BRAZIL has something to tout at global climate change talks that began this week in Doha: destruction of the world's largest rainforest is still slowing at a record pace.
Data released today suggests destruction of Amazon woodlands has slowed to the lowest rate since monitoring began in 1988. The figures, based on Brazilian government data gathered by satellite imagery, mark the fourth straight year the overall deforestation levels have slowed.
But the data, scientists warn, must still be fleshed out by follow-up research to confirm whether the reality on the ground matches what seems to be the case from the sky, especially as loggers and farmers clear smaller but more numerous patches of woodland in efforts to evade detection.
Three of the nine Amazonian states measured in the recent data actually showed increases in deforestation. Meanwhile, scientists and environmentalists warn that changes to Brazil's environmental policies in recent years could soon begin reversing the progress.
Still, the data disclosed Tuesday runs counter to arguments by conservationists who fear that rising commodities prices are fueling greater destruction.
Deforestation of Brazil's Amazon region totaled 4,656 square kilometers (1,798 square miles) between August 2011 and July 2012, a 27 percent drop compared to the same period a year earlier, the Environment Ministry said.
Environment Minister Izabella Teixeira held up the fourth year of slowing deforestation as proof that Brazil is doing its global duty in policing the Amazon basin and curbing illegal loggers and ranchers who clear the forest with fire.
"This is the only good environmental news in the world just as the climate negotiations begin in Doha," Environment Minister Izabella Teixeira told reporters.
Brazil has almost met its target of reducing Amazon deforestation 80 percent by 2020 over 2005 levels, which would help the South American country reach its voluntary goal of cutting greenhouse gas emissions by at least 36 percent below business-as-usual levels by 2020.
Deforestation accounts for about 60 percent of Brazil's greenhouse gas emissions because forests are usually cleared by fires that release large quantities of CO2 into the atmosphere.
Almost 200 nations are meeting in Doha, Qatar to try to negotiate an extension to the expiring Kyoto climate treaty and work on a new agreement to curb the greenhouse gas emissions scientists say are warming the planet, raising sea levels and disrupting weather patterns.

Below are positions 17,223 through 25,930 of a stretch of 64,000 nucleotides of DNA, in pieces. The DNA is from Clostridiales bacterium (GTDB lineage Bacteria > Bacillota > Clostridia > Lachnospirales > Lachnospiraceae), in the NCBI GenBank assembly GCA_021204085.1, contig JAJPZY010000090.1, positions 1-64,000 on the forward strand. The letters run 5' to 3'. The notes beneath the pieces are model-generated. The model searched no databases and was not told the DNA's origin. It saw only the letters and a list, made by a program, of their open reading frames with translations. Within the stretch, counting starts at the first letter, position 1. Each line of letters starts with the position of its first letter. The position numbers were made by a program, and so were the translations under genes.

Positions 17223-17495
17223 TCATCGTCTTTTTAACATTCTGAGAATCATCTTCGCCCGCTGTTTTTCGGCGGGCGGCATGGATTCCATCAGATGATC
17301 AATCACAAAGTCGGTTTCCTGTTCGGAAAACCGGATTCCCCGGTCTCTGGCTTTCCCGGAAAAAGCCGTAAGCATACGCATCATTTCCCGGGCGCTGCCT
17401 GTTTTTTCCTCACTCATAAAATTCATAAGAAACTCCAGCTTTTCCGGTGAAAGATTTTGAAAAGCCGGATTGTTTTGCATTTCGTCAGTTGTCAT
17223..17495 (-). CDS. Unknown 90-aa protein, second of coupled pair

Brazil wants rich developed nations to pledge more ambitious cuts in greenhouse gas emissions - ideally by 25-40 percent from 1990 levels by 2020 - because they have a greater historic responsibility for climate change.
"We can show in Doha that we are doing our part in reducing emissions. The world must urgently find a definite solution for the global climate change issue," Teixeira said.
With global grain and beef prices on the rise after severe drought over the South American and U.S. grain belts in the past year, Brazilian soybean farmers are expanding at the highest rate since 2003, while Brazil's commercial cattle herd has grown to a record of nearly 210 million head.
The country is already the world's largest beef exporter and is set to overtake the United States as the world's largest soy producer this season.
Environmentalists have long blamed farming pressures as the root causes of Amazon deforestation.
"Under greater government and food industry oversight, Brazilian soy farming and cattle ranching is becoming more sustainable," Holly Gibbs, head of the Center for Sustainability and the Global Environment at the University of Wisconsin, said.
Gibbs' team keeps tabs on commitments by large multinational grain traders such as Cargill, ADM, Bunge and Louis Dreyfus as well as large beef processors to not buy soy or cattle from illegally deforested lands in Brazil.
Since 2006, major players in Brazil's soy industry have adhered to a mutually agreed upon moratorium on purchases of soy produced on newly deforested land in the Amazon rainforest.
But the drop in deforestation and the rise in planted areas for grains raises the question of where the additional farm land is coming from.
"With the high price of grains, we see producers moving increasingly into marginal areas such as degraded pasture and unused fields," said Daniel Pereira at Lanworth, which produces crop forecasts around the globe based on satellite images correlated against field data.
While government officials agree high prices for soy and beef, plus a weaker Brazilian currency against the dollar, spurred deforestation to a peak in 2004, they say enforcement has improved greatly with satellite technology.
Teixeira said a new satellite to be launched next year will allow Brazil's environmental agency IBAMA to track loggers who have turned to smaller forest areas to avoid detection.